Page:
A well-known theoretical physicist and science populariser Lawrence Krauss wrote an article for the January/February issue of the Bulletin of the Atomic Scientists, where he argues that even though public acclaim usually has little to do with scientific accomplishment, highly visible and trustworthy scientists can do much good both for science and for society at large.
“Those scientists who have a public audience have an opportunity, and also in some sense a responsibility, to help combat scientific nonsense, motivate young people to study science, and also to help steer public policy discussions toward decision making based on empirical evidence and sound theory. Happily, many of the most recognizable names have a good track record of doing just that.”
Krauss goes on to discuss the achievements and rise to fame of five eminent scientists: Albert Enstein, Richard Feynman, Carl Sagan, Stephen Hawking and Neil deGrasse Tyson.
According to Krauss, Enstein was the first modern A-list science celebrity, who created a precedent and opened the doors for scientists to reach out to the public.
Luckily, many did exactly that. Seizing upon their charisma and scientific literacy, they went on to produce popular television shows, write influential articles in the newspapers and publicly speak on various science-related issues.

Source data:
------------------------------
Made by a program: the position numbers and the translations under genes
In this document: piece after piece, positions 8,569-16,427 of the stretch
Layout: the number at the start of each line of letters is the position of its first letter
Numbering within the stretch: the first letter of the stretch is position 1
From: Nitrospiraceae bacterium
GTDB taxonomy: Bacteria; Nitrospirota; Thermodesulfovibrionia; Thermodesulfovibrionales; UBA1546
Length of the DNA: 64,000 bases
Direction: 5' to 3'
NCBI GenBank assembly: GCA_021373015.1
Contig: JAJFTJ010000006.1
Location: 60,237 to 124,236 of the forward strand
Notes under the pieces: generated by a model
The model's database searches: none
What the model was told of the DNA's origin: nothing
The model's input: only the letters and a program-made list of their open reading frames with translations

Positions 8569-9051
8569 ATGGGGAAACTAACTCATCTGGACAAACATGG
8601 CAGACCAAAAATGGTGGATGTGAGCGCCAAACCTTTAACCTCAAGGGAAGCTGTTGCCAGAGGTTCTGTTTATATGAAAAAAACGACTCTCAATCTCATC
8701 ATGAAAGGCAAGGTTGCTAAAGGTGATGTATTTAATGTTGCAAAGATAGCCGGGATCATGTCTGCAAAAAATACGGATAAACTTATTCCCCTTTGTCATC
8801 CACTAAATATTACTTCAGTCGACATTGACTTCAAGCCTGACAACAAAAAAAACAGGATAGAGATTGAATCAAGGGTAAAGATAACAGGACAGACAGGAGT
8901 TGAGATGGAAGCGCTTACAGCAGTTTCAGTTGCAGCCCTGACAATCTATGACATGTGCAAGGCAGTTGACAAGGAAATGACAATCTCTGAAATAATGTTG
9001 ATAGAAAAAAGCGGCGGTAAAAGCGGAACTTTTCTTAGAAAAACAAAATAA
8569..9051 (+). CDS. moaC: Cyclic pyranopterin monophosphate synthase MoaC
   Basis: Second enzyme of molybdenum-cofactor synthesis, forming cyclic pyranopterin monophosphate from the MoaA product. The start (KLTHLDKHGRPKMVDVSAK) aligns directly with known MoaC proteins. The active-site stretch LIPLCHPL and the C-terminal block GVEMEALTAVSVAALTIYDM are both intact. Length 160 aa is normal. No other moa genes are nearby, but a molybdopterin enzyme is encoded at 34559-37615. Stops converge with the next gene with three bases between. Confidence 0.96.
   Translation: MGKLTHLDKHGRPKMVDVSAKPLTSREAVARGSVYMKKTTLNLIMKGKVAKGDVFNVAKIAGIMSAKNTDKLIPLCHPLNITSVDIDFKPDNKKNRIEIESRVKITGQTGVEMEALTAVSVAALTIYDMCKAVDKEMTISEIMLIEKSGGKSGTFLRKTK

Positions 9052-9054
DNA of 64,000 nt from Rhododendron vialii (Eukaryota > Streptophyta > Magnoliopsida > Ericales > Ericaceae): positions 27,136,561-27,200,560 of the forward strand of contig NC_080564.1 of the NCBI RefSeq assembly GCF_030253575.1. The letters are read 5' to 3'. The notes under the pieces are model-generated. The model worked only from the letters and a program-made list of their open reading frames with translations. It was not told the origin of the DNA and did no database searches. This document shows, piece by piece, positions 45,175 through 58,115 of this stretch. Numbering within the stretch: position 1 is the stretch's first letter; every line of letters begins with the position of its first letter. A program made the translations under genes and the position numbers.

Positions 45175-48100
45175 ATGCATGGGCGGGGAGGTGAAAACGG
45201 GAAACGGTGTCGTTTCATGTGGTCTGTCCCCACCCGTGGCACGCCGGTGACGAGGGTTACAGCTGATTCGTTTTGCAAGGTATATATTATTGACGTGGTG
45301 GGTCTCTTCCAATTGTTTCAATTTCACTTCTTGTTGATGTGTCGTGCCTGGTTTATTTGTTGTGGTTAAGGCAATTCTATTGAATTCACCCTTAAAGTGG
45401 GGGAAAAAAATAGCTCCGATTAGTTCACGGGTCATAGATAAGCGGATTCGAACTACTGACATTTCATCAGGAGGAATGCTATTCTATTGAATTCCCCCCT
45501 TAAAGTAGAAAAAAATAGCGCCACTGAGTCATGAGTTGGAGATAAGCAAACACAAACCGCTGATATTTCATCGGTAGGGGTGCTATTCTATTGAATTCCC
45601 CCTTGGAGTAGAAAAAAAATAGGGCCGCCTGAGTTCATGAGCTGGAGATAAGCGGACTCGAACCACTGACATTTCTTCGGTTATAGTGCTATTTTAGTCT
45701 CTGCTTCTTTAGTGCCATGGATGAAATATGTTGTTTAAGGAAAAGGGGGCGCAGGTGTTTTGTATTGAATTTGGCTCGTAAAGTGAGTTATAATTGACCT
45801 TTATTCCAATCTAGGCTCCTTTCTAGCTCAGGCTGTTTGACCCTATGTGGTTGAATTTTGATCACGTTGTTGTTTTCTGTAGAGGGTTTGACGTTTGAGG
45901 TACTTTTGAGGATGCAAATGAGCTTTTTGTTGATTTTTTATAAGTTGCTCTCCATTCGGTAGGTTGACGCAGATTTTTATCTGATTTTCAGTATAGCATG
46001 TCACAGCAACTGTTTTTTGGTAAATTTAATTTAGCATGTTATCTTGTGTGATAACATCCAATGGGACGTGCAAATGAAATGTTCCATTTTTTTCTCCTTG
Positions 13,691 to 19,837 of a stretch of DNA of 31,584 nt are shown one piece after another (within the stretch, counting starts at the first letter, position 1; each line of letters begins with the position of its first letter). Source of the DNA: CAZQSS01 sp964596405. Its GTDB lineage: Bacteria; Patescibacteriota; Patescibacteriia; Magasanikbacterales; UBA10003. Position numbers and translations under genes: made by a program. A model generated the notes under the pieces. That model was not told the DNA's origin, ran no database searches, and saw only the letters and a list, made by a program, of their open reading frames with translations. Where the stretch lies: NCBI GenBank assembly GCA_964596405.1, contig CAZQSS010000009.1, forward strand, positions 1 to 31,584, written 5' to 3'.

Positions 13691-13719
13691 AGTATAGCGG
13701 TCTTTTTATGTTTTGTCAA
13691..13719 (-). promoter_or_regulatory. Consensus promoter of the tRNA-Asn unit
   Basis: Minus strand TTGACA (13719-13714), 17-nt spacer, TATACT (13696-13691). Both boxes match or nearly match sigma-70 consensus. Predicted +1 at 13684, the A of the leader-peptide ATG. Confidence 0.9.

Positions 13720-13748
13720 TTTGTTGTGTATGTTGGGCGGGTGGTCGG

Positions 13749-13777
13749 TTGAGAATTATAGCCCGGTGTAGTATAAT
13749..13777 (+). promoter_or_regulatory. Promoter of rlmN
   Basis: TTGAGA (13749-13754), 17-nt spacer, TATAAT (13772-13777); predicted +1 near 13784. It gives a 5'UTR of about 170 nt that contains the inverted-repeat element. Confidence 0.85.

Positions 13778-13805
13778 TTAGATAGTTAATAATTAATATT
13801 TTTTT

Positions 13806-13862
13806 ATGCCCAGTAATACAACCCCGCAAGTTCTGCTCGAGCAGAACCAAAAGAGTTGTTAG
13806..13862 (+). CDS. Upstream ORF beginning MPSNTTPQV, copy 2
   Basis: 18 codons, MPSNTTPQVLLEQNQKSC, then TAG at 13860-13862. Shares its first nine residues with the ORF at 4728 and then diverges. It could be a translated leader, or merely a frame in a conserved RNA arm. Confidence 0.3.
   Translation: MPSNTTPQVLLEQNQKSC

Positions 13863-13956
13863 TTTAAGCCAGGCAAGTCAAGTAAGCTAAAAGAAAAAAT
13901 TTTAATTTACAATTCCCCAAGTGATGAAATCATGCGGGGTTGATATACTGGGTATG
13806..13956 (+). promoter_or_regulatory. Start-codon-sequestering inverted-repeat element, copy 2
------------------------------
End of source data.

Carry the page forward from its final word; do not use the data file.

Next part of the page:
Krauss stresses that, ultimately, scientists should be answerable to the public. “The scientific community has a responsibility to communicate to the public both the results of the knowledge it generates and also the possible public impact of that knowledge, not only because the public funds us, but also because an informed public is an essential part of a healthy democracy.”
While this certainly does not mean that all scientists should endeavour to relay their findings and enthusiasm to lay people, many have a social conscience that drives them to act in ways conducive to affecting public policy in a positive way.
The reason why physicists have been, perhaps, the most successful at achieving public recognition is “because physics is somehow the most mysterious, and at times the most esoteric, of the sciences, and therefore the most capable of generating public awe”.
Krauss also notes that the majority of well-known science figures are male, which he hopes will soon change along with people’s growing realization that “outstanding science is not just done by old white men”.
The article concludes by stating that while “reality may not always be correlated to public perception”, we live in a culture of celebrity, which necessitates a concerted effort on behalf of the scientific community to gain a public voice.
“Whatever their background and experience, they [science celebrities] are a priori no less worthy than those other figures from sports, politics, or entertainment who help steer public opinion. At the very best, they can provide fresh and much-needed voices to counter much of the heat that is generated in public debate without much associated light.”
Original opinion article: Lawrence M. Krauss, Scientists as celebrities: Bad for science or good for society? Bulletin of the Atomic Scientists, January/February 2015, vol. 71 no. 1, 26-32. DOI: 10.1177/0096340214563676.